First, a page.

A photo from Frozen Land, Forgotten People (photo by Barbara Davidson, Copyright © 2010, The Los Angeles Times)

A couple of weeks ago I attended the Southern Short Course in News Photography.  It’s a conference that’s held in Charlotte, NC and it’s basically a weekend filled with guest speakers and workshops all related to News Photography.  I meet so many amazing photographers and learned more than my brain can hold.  I wanted to share the work of one of those photographers, Barbara Davidson of the LA Times.  Click here to view her multimedia piece, Frozen Land, Forgotten People.  This audio slideshow won in NPPA’s 2010 Best Of Photojournalism contest, taking first place in the News Audio Slideshow category for Web sites that are affiliated with a major media organization.  It’s a story about an area of Navajo land in northeaster Arizona that was affected by the so-called Bennett Freeze which halted all development on the land for 40 years.  While this ban has been lifted, this area is still severely poor and undeveloped.  It’s an incredible story told with beautiful photography and I was shocked that this exists in America.  I found this piece especially inspiring because I am currently working on a couple of audio slideshows myself.  At the Short Course, Barbara spoke about this project and talked about the shock she felt when traveling from LA to this area.  Please watch this story and let me know what you think.

[http://www.latimes.com/news/nationworld/nation/la-na-bennett-freeze-ss,0,760471.htmlstory ]

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Over Easter weekend I had the opportunity to test out a new product on the market – The ColorRight Pro white balance corrector.  I had never heard of anything like this and after spending about 15 minutes learning how to use it (there is a tutorial video on the website), I was able to start shooting.

It took me a few tries to figure everything out, but it’s very easy to use.  You hold the product over your lens and take a photo pointing towards the light you want to use (the Auto Focus must be off for this part).  The photo will look like a gray scale.  You then change your white balance setting to use the last photo taken.  Then, you shoot the subject as you normally would.  When you change lighting situations, you have to re-calibrate the white balance.

In my photos, the difference was subtle but noticeable (in the photo above, the change is most apparent in the wall and skin) and I think this product would save a lot of time in post-production.  I must admit that at first I was not blown away by the ColorRight Pro, but in the past few days, I’ve realized how beneficial this product would be in constant light.  I can especially see this as a useful product for portrait photographers and others who use light that doesn’t change.  As a budding photojournalist, I can see this as being more useful when shooting indoor events.  Because it does take a few minutes to set up, it wouldn’t be ideal when shooting outdoor, news situations.  Overall, I had a blast trying out a new product and was fascinated that this little doohickey actually worked!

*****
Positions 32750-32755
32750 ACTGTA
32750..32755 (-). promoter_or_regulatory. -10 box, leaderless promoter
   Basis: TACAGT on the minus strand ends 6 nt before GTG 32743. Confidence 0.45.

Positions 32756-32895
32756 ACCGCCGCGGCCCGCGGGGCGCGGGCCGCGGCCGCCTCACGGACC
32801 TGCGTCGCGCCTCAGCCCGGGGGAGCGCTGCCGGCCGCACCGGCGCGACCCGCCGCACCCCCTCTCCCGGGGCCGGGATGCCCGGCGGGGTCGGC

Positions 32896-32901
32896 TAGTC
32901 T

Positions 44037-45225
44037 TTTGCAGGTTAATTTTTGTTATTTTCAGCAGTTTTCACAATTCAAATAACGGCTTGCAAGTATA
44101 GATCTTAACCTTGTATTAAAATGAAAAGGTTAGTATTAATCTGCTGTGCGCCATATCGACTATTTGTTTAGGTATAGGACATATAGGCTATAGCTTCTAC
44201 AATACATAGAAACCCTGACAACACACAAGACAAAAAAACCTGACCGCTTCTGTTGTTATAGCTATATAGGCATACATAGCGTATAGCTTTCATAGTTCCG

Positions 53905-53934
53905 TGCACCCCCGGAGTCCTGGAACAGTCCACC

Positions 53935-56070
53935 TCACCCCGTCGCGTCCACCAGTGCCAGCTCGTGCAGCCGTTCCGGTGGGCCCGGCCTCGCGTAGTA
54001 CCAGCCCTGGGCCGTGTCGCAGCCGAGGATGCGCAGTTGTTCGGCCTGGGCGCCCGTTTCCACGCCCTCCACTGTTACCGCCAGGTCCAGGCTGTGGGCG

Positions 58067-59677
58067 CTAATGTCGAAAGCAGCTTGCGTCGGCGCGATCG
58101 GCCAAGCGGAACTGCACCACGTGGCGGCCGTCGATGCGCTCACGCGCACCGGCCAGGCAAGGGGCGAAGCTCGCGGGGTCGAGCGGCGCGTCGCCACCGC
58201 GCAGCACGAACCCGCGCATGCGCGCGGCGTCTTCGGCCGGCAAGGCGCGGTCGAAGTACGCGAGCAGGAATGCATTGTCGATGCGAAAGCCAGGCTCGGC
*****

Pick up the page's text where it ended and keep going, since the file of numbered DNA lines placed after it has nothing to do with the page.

Have you used a ColorRight or another product like this?  What did you think of it?

(www.colorright.com)

In my previous post, I talked about my new job at World Child Relief, a non-profit to give direct aid to the children of the Tree of Knowledge School in Port Au Prince, Haiti.  This video is my most recent project.  My boss and one other man traveled to Haiti to negotiate food for these children.  Even though the Damien neighborhood (where the school is located) is less than 4 miles from the main food distribution centers, the over 7,000 people of this neighborhood had not received any aid, even 60 days after the earthquake.  My boss saw these distribution problems during his first trip and created World Child Relief to help fill in the cracks.

He negotiated for enough food to feed over 200 children and 500 families for a month and he created a school lunch program to ensure that these children will be feed for the next month.  He hopes to continue the lunch program into the future.  To help with this project, please visit worldchildrelief.org.

I’ve had a great time working at WCR and have learned so much.  My video editing skills are constantly being challenged and I feel like I am improving already.  In addition to editing video footage, I’ve been writing press releases and content for the website.  Next, we will be working on updating the website and starting a couple of long term projects to benefit this school.  I’m very excited to continue working at World Child Relief this summer and hope to have more updates to share with you.

[I did not collect this video material, but I produced and edited it.]